So when Jeanette answered the door on a Friday night, puzzled by who was knocking so late, she just said “thank you” when the woman handed her a white envelope. She said, “God wanted me to give this to you,” then quickly turned and walked away.
Confused, Jeanette opened the envelope and discovered cash inside. Counting and recounting out of disbelief, “their angel” had delivered the exact amount of $1,468 they needed.
They admit it “sounds hokey” and were still taken aback until their group of Catholic prayer-warrior friends responded unfazed, confident it was God’s confirmation they were on the right path.
Flying from Minneapolis to the clinic in New Bruenfels, Texas, they continued praying. With Jeanette’s diabetes a concern for the impending outpatient care, return tickets for three days later and $10 in his wallet, Pat was more than on the edge of his seat. “Those days were the first days of the rest of my life,” Pat declared. “We had abandoned everything, and we had trusted totally.” From the moment they walked into the office and the doctor took both their hands, praying for God to consecrate his hands for the procedure, the Gierls felt overwhelming peace and joy.
“I was learning to love my wife and trust in God,” Pat said, sharing how perfectly the surgery went. Recovering for a few days in their hotel room, Jeannette had zero complications.
Even so, the doctor informed them that one of her fallopian tubes had been destroyed during the ligation, and he wanted them to know that, while having more children hadn’t been their primary motive for the reversal, there was less than a 5-percent chance Jeanette would even get pregnant.
Initially just grateful for her desired “wholeness,” Jeanette said that as time went on, she realized she was hoping for one more baby.
Once again, God had a different plan. Six months later, Jeanette was surprised but excited to find herself pregnant. Pat dubbed it a “perfect pregnancy,” something of a miracle in itself after their earlier miscarriage and the difficult pregnancies with both their boys complicated by her diabetes.
The Gierls welcomed daughter Lauren in 2000, and Joseph followed in 2002.
At that point, with four kids divided by an 11-year age gap, Jeanette decided whatever form of family planning her godmother had used was not for them.
It was Jeanette’s turn to take a leap of faith. Pat’s dream of owning a hardware business materialized, but it would require a move to Medford. One month before the family was to move, Jeanette struggled to embrace moving away from their family, friends and thriving parish.
Surrendered, she had experienced enough not be too surprised to find that God had a “beautiful group of women” waiting. It was these friends that introduced the couple to the Creighton model of natural family planning.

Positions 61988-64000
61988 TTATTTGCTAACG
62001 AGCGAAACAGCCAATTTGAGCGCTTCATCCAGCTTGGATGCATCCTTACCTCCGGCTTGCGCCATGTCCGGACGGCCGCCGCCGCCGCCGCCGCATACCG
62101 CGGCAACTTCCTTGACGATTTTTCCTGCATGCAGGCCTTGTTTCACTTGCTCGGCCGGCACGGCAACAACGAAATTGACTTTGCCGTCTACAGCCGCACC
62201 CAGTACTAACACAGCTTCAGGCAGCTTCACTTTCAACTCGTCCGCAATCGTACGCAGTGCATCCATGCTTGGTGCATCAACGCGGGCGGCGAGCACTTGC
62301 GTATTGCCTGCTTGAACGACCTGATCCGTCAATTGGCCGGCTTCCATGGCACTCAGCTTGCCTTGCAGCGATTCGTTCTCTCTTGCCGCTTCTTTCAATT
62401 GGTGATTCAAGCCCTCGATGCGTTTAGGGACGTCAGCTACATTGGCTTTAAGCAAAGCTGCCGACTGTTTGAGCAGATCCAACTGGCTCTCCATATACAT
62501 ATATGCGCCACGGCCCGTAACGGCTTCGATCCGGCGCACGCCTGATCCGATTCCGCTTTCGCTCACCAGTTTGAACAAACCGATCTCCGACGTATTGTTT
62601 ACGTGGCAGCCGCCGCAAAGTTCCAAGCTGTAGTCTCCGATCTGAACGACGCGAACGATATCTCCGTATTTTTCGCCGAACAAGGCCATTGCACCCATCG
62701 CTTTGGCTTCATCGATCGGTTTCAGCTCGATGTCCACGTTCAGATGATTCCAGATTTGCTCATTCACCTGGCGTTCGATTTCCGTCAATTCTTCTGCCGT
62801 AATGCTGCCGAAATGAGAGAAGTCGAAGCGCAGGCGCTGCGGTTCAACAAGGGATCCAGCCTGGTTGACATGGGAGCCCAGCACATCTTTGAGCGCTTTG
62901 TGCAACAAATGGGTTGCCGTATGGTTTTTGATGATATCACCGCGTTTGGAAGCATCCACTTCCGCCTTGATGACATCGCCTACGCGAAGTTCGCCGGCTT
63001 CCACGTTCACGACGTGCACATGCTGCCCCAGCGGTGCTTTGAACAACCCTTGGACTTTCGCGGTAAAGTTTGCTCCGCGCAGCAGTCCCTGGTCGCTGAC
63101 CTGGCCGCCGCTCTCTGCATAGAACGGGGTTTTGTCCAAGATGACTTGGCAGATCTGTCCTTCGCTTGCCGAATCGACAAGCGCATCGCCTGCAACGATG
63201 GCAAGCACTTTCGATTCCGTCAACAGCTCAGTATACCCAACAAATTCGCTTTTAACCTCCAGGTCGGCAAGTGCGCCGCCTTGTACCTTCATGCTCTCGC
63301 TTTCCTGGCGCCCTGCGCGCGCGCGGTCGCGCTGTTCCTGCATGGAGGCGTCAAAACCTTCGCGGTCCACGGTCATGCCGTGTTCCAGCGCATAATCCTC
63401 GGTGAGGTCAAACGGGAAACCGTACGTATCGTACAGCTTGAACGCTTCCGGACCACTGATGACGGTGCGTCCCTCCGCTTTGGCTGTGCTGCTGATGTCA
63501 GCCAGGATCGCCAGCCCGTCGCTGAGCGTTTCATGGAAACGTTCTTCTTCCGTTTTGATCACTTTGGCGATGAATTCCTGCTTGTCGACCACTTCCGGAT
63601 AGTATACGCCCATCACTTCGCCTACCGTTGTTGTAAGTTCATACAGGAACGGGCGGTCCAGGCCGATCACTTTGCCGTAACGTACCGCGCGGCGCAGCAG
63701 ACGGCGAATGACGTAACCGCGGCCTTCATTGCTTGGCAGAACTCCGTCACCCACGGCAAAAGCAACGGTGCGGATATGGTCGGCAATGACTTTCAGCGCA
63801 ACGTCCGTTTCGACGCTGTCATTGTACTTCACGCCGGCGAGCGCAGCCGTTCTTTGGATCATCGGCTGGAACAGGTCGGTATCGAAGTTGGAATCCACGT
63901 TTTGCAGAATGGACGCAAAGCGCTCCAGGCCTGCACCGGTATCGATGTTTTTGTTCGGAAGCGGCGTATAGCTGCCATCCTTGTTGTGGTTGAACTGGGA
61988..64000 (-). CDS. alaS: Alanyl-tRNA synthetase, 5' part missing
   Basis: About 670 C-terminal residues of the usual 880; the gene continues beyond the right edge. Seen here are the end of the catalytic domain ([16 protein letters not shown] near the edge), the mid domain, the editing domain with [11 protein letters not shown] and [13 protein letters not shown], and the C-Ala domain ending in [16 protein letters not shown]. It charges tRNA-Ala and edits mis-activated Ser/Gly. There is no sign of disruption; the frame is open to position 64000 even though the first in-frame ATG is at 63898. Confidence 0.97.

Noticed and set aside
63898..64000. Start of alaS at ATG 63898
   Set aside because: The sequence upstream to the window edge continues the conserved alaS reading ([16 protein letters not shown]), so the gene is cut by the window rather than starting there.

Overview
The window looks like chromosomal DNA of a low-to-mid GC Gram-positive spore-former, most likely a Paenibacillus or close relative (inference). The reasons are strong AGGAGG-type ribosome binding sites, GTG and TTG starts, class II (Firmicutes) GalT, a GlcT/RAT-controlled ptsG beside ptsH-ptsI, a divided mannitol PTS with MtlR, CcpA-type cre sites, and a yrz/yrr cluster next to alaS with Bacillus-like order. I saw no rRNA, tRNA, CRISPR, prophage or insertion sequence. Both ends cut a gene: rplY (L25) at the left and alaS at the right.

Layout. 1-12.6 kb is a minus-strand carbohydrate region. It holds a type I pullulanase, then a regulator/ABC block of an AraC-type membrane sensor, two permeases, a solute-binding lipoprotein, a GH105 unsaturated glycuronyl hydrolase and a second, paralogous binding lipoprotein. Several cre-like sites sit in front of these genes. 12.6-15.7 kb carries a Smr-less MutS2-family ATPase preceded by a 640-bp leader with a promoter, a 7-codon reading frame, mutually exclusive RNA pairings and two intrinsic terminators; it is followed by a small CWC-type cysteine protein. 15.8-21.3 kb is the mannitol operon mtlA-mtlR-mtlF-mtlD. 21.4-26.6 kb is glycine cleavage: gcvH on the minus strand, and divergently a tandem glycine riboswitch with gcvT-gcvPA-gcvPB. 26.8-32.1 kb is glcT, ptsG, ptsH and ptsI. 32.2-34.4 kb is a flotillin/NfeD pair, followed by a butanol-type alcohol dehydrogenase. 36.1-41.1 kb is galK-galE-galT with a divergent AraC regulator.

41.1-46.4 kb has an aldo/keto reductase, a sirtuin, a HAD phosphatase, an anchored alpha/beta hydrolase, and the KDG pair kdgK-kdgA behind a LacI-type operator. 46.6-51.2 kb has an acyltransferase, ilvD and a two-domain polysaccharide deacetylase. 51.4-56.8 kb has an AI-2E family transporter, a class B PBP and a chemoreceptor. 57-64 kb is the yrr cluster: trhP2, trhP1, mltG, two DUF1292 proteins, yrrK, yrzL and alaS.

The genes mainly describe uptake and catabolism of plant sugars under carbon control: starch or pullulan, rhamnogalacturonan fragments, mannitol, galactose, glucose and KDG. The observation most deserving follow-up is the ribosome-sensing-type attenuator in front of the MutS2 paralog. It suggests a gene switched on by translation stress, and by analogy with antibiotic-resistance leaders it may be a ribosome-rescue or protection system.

Taking the classes, they effectively learned how to naturally manage their fertility and discovered much more.
“Wow,” was Pat’s response to the science, psychology and spirituality behind the method and its complimentary theology of the body.
“Our intimacy skyrocketed,” he said. “This stuff really works. This is good for me as a man; this is good for our marriage.”
With this newfound love and respect, Pat said, 15 years into their marriage, “We were just starting to experience deeper reality of our marital relationship.”
His only question was, “Why didn’t someone tell us this earlier?”
“Loving each other and living our vows,” they successfully spaced subsequent pregnancies.
Anna was born in 2004, followed by Charles in 2007. There was one more miscarriage, Bernadette, before their youngest, Kate, was born in 2010, when Jeanette was 44.
She still loved being a mom more than anything, but Jeanette admits she was tired. Given the multiple pregnancies and her diabetes, her doctor advised the couple to seriously consider not having any more children. Continuing with the Creighton method, the Gierls stayed that course until menopause.
However, that wasn’t the end of their story. Pat responded to a call he had experienced and discerned for years and was ordained a permanent deacon in 2020. He amicably separated from his business partner and now works for Lincoln County.
Jeanette’s diabetes became increasingly difficult to manage. She learned about pancreatic transplants and is still amazed by its success.
Throughout it all, not only were Pat’s and Jeanette’s hearts converted, but they saw the intense love their boys felt toward their much younger siblings and their witness to the gift of life and family. The younger kids are aware of their own purpose and the effectiveness of their parents’ generous “yes” to God.
“We’re living the story of our ‘yes,’ and God’s blessing that,” Pat concluded. “It starts with one ‘yes,’” he said and added that it continues with trust and more assent.
He said that no matter what happens, “God’s got this … It’s not a naïve sense of security that everything’s gonna be okay, but that, no matter what happens, we will be okay.
“That’s the beauty of living the Catholic life,” Pat continued. He affirmed that the life of grace, sacraments and prayer “isn’t about a rule or checkbox but a life worth living because Christ is at the center, and we are in his sights. That’s the key to peace and joy, no matter what comes.”